Parental Age and Cognitive Disability among Children in the United States

Philip N. Cohen

Sociological Science, April 4, 2014
DOI 10.15195/v1.a8

Some risks of having children at older ages are widely documented, and the “biological clock” is a popular media concern, but the association between cognitive disability generally and both mothers’ and fathers’ age is not well known. This article assesses descriptively the relationship between children’s cognitive disability and parents’ age at birth, using a sample of 353,119 children aged five to eleven living with two married parents from the 2009-2011 American Community Survey. Cognitive disability varied by parental age categories from 1.8 percent to 5.4 percent, with overall rates of 2.2 percent. Odds of disability were much more strongly associated with mothers’ age at birth than with fathers’ age at birth, with the highest odds for children whose mothers were age 45 or higher at the time of their birth (adjusted odds ratio 2.7 relative to age 30 to 34) and the lowest for those born to mothers in their early 30s. These results demonstrate that the risk is strongly associated with the mother’s age at birth—but not the father’s. This is consistent with previous research showing that it is the mother’s health, rather than age per se, that is most important for the health of their children.

Philip N Cohen: Sociology Department, University of Maryland, College Park. E-mail: pnc@umd.edu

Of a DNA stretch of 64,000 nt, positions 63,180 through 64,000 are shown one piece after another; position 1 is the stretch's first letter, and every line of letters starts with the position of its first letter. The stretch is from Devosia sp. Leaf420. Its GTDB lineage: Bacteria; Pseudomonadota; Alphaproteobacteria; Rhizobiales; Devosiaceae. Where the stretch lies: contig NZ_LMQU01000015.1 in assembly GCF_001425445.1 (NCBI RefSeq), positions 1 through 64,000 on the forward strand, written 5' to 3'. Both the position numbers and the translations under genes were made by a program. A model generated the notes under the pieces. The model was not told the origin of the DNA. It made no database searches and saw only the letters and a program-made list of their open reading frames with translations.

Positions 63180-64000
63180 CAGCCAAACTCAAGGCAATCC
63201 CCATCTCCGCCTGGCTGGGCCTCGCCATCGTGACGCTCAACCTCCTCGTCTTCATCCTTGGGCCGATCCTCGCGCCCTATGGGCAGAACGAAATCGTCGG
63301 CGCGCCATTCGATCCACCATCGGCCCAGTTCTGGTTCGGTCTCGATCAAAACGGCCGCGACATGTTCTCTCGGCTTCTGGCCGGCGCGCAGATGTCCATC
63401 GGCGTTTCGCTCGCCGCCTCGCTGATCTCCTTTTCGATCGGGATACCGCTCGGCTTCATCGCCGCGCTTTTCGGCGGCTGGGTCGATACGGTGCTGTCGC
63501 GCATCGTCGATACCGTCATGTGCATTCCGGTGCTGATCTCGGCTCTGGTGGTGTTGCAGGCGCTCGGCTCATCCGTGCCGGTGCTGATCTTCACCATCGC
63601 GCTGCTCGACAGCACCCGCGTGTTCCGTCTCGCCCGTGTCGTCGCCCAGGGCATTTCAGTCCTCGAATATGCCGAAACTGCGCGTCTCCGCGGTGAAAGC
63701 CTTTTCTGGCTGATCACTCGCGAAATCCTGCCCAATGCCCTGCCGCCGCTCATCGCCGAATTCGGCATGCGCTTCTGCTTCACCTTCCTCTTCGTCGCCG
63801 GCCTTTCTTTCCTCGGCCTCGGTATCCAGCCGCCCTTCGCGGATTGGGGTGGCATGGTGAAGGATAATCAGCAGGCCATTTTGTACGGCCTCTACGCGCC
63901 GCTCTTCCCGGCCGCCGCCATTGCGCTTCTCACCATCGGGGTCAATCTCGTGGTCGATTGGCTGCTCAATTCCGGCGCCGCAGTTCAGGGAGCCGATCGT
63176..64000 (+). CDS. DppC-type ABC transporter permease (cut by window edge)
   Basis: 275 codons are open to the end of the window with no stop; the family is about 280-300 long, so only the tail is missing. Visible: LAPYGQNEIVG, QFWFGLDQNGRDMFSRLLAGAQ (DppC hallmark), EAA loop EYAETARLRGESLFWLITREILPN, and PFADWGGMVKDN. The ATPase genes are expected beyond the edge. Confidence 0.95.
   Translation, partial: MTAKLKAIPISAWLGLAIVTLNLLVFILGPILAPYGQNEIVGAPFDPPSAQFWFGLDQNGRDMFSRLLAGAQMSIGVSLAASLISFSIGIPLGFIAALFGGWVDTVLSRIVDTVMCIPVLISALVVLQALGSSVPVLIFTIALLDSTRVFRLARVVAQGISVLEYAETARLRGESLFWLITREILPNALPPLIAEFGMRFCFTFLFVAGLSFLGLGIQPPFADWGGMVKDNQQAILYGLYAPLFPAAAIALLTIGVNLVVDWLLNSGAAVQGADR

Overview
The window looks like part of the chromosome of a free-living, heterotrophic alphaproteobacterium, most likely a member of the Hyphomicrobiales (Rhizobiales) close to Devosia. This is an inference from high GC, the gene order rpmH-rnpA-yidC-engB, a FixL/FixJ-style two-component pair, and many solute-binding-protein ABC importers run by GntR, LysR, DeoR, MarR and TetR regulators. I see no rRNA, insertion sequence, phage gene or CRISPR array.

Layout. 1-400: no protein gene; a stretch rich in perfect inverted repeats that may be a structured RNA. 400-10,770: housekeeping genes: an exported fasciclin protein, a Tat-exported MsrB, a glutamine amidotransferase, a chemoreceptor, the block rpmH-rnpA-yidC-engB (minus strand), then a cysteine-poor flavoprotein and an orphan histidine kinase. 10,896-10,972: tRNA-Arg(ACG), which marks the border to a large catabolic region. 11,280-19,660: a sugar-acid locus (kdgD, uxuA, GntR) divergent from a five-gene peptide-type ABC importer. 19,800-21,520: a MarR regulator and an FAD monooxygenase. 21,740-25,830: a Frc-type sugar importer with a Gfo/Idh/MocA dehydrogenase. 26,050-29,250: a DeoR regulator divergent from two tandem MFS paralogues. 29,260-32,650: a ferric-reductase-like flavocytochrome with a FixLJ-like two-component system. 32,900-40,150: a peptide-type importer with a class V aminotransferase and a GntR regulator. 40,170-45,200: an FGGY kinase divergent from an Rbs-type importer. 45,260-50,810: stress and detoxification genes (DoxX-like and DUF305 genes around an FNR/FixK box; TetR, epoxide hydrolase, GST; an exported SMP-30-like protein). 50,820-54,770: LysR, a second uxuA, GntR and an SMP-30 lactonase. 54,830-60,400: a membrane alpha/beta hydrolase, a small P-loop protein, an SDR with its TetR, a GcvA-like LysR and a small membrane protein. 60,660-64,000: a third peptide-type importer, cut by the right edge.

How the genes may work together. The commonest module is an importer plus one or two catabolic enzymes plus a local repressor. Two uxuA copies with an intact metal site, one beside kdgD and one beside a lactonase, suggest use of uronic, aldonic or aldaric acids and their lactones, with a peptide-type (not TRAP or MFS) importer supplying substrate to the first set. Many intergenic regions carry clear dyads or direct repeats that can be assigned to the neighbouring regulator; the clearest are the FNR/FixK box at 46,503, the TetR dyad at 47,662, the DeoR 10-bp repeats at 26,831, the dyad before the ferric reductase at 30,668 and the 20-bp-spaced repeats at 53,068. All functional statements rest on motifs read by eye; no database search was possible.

• Citation: Cohen, Philip N. 2014. “Parental Age and Cognitive Disability among Children in the United States.” Sociological Science 1: 102-110
  • Received: September 20, 2013
  • Accepted: December 6, 2013
  • Editors: Jesper Sørensen, Stephen L. Morgan
  • DOI: 10.15195/v1.a8  

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One Reaction to Parental Age and Cognitive Disability among Children in the United States

  1. Gina Erickson April 9, 2014 at 1:27 pm #

    It seems to me that your model may be plagued by a spurious variable: the relationship between parental age and recognition of and referral to treatment for cognitive disabilities in their children. While you give some recognition to the important social bases for cognitive disability diagnosis (gender of child being among the most largest), your current model essentially presumes parents of all ages (net of controls, of course) are equally likely to recognize their child’s behavior as a “mental or emotional condition” in the first place (and subsequently refer their children to treatment and diagnosis of such). In this, I’m clear how whether you would consider disability (as measured in the ASC, at least) as a primarily social or primarily physical phenomenon.

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